The literature differences between the values of enthalpy change of combustion for each adjacent pair of alcohols are quite even, about 650kJ/mol. However, the experimental differences are rather deviated. The first difference between ethan-1-ol and propan-1-ol is more or less the same as the literature value. But for the others, the difference is either a negative value or a very large value, up to the double or triple of the literature one. Such great error should be due to the errors listed below, due to the alternation of experimental factors in different cases.
It was essential for the volumes of water in the aluminum can to be the same when performing the experiments of different alcohols. 200ml of tap water was used in each case. However, if the volume of water used was not 200ml, the enthalpy change calculated would be slightly different. For instance, if the volume of water was larger, maybe because some water was remained in the can, a greater amount of heat would be required to heat up the water to a certain amount.
As a result, more alcohol in the spirit lamp would be used, giving a smaller enthalpy change of combustion of that alcohol. In the tests after the first one, as some water was left in the can, this can explain why the enthalpy changes calculated are so high. During the experiment, none precautions were taken to prevent heat loss to the surroundings, because it was assumed that the heat loss to the surroundings from the calorimeter was constant when burning the different alcohols. Only can the results obtained from the calorimeter work when the heat loss was assumed to be the same.
Nevertheless, the truth would not be like this. For example, the environmental conditions would vary. After performing the first test using propan-1-ol, the aluminum can was heated and not cooled well. So less energy from the spirit lamp was required to heat the water. According to ? HC = (C i?? ?T)/n, the calculated enthalpy change of combustion would be greater. The longer the aluminum can was cooled, the smaller the calculated enthalpy change of that alcohol, which should be more accurate.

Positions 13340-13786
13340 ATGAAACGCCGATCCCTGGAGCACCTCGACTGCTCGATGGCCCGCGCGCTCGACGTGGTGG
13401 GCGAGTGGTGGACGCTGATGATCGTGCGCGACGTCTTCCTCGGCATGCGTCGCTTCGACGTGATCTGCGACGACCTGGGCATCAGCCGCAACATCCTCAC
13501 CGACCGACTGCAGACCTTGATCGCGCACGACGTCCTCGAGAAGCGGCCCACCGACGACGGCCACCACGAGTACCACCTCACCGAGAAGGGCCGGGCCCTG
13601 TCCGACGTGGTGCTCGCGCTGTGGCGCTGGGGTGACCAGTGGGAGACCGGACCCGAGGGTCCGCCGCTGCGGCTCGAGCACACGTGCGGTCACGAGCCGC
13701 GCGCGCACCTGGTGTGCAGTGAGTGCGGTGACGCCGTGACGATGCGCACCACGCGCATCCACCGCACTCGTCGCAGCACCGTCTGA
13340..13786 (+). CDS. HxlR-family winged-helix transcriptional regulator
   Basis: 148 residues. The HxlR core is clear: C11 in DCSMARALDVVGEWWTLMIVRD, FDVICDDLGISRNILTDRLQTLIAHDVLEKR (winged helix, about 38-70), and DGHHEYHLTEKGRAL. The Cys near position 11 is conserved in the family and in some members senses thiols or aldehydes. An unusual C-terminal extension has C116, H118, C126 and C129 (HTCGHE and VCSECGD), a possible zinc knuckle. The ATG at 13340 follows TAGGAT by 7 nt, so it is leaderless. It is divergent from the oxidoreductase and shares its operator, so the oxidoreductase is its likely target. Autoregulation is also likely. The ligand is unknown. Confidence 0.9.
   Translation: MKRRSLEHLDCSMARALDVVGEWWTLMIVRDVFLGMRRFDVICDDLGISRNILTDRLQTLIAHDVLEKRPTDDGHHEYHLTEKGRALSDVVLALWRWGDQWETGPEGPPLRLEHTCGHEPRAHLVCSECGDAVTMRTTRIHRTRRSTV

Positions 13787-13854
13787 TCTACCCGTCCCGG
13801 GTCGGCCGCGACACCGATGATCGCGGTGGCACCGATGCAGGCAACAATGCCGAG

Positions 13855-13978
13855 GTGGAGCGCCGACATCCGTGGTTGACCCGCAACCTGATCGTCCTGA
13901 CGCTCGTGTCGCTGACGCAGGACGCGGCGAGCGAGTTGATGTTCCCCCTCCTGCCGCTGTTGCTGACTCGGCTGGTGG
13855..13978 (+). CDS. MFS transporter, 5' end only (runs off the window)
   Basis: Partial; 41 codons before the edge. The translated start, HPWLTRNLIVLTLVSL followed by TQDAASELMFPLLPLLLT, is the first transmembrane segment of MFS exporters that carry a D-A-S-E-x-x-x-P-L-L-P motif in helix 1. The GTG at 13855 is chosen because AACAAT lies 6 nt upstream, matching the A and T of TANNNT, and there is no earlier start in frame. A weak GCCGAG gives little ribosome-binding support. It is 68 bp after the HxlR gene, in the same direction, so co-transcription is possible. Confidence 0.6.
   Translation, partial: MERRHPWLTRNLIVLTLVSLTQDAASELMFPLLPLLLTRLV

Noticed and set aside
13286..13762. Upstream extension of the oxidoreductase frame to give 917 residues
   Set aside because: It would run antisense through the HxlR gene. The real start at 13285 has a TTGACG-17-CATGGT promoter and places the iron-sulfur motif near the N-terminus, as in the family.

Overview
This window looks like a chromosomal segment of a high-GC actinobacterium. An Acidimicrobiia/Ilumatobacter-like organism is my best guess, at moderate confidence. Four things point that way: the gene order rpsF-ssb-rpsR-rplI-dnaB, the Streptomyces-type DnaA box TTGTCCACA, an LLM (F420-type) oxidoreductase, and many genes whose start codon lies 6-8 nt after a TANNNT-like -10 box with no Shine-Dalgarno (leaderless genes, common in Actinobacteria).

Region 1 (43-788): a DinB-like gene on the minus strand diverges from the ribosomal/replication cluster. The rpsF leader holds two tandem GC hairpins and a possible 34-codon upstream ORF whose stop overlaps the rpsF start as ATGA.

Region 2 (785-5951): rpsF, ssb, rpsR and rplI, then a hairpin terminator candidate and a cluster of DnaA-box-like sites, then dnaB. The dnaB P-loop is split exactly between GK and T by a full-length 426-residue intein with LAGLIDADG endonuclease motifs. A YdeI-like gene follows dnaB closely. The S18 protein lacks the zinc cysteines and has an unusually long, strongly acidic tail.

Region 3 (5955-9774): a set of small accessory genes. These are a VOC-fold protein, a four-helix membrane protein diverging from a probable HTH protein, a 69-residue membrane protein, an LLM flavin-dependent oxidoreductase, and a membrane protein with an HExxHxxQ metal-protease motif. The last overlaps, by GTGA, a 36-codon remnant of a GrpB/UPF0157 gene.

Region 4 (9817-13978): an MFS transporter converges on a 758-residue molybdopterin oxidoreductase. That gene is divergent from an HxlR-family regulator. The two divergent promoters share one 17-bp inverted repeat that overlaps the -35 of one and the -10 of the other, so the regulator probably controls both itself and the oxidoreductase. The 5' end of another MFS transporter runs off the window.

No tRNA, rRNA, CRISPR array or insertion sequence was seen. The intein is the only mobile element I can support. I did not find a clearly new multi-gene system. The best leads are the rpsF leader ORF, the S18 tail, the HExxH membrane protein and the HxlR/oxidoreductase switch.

On the other hand, the aluminum can used might cause errors in the experiment. This is because when the flame of the spirit lamp was too strong, the bottom of the aluminum can would turn black, meaning that the aluminum had changed to aluminum oxide or other compounds. Since the specific heat capacities of aluminum oxide and aluminum are different, it could not keep a constant amount of heat absorbed by the can. The aluminum oxide layer would act as a barrier to make heat transfer from the flame to the water slower.
Consequently, more heat would be required from the flame to warm the water inside to a certain extent. More alcohol from the lamp would be needed, giving a smaller enthalpy change of combustion of that alcohol. Furthermore, it was assumed that the alcohol was burnt completely in the experiment, which can never come true under room conditions, especially for the alcohols with high carbon number. The reaction goes like this: Alcohol + oxygen i?? carbon dioxide + carbon monoxide + carbon + water.
It suggests that not all of the alcohols were burnt completely. As a result, the calculated mass of alcohol used was larger than the actual one and so the enthalpy change calculated was smaller than the literature value. Most importantly, the standard enthalpy change of combustion of propan-1-ol was calculated in an experiment of standard conditions. However, for the first experiment, using propan-1-ol to calculate the calibration factor, the conditions were not standard. This could give a reason for the difference.
Seeing these errors, it was normal to find the calculated values of the enthalpy changes to be different from the literature values. The difference of the enthalpy changes of adjacent pair of alcohols was found to be roughly constant, for the case of the literature value. This is because the covalent bond of alcohols with higher carbon number is greater and so more energy is required to break the bond. Tracing such difference, the enthalpy change of combustion of other alcohols can be predicted, for example, adding about 650kJ/mol for each next alcohol.